Grayson Perry sets the boundaries

posted by Bridget on 28 October 2013

In this year's Reith Lectures, broadcast on Radio 4, Grayson Perry raises a laugh when considering photography as art

We are half way through this year's series of Reith Lectures and Grayson Perry has already shown himself to be bold and brash in his tackling of the thorny questions surrounding contemporary art.

In the first lecture he asked questions around quality and examined who defines what we see and value as art. Positing the suggestion that "Democracy has Bad Taste" he explained how art is validated; the processes; the cliques; the difficulties of entering the hallowed temples of the art establishment.

For his second lecture he offered some advice to the ordinary art lover about how they can decide what is and what isn't art. Perry acknowledged in a post modern art world, where a generation of artists have been raised on Joseph Beuys's conceit that everyone could be an artist, it can be difficult to sift through a fair amount of rubbish to find the gems.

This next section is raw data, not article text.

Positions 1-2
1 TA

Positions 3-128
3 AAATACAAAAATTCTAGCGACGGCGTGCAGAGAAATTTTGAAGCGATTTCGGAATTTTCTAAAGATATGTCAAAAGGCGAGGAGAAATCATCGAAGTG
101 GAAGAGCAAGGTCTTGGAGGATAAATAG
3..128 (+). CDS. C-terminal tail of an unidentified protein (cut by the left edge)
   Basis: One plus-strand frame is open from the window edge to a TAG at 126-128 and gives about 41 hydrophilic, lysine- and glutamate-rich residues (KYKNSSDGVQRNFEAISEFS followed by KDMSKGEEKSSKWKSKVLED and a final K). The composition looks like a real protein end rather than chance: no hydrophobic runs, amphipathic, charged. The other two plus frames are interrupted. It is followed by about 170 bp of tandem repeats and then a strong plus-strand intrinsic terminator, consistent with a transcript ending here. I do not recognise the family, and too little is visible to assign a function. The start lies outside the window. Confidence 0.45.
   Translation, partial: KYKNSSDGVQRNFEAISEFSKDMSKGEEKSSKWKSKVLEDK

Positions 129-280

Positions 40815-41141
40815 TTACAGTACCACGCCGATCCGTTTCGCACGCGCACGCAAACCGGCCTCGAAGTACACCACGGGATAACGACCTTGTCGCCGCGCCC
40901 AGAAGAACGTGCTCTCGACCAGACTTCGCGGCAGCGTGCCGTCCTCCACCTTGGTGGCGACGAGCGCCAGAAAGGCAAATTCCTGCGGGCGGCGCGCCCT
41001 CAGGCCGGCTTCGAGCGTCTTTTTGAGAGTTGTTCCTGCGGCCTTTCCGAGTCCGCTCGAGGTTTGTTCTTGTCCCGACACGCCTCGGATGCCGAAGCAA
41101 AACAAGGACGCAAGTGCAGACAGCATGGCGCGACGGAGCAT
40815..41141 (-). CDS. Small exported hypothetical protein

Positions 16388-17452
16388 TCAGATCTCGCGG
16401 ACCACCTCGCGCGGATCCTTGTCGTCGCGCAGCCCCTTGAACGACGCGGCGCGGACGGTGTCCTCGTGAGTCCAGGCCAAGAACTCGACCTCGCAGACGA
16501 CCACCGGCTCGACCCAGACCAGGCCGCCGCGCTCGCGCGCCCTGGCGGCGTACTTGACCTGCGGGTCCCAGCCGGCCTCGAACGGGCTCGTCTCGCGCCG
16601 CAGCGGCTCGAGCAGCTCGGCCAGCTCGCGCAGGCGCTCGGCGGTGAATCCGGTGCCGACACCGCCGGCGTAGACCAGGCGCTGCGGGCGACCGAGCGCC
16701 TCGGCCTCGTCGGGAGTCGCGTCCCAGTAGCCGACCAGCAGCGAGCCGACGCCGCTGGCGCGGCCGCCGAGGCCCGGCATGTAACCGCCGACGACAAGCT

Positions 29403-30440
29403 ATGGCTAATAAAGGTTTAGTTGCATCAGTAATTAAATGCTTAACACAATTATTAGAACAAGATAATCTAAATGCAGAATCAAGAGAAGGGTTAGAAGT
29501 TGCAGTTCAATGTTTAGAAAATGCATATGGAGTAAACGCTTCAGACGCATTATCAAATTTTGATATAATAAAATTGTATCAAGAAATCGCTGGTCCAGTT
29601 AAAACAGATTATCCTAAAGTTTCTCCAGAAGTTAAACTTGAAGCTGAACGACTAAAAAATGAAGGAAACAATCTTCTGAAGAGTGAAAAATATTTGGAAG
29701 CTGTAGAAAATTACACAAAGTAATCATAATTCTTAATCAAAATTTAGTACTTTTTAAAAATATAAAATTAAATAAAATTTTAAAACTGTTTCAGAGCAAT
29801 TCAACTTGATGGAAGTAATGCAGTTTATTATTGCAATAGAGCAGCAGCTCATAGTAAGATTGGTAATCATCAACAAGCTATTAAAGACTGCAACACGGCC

Perry is clearly uncomfortable with the unexpurgated amount of work that is presented as art, and for the most part he has valid things to say about the sheer amount of work that is produced today in the name of art.

So it was a shame, ignorant and not to say a little snobbish of Perry to dismiss photography as being little more than a pretentious Instagram, a craftless medium compromised by its accessibility to the masses.

"We live in an age now where photography rains on us like sewage from above - you know endless Instasnaps on your phone everywhere.".

Unable to grasp the idea that photography could be used by artists to make art, he elicited the help of Martin Parr to validate the medium and shine a light on what defines art photography over any other sort of photo. In a reply, which almost had me choking on my cornflakes, Parr was quoted as having said: "Well if it's bigger than two metres and it's priced higher than five figures".

So there we have it, from the Godfather of the British photography scene, size does indeed matter.

To listen to the Reith Lectures click here.

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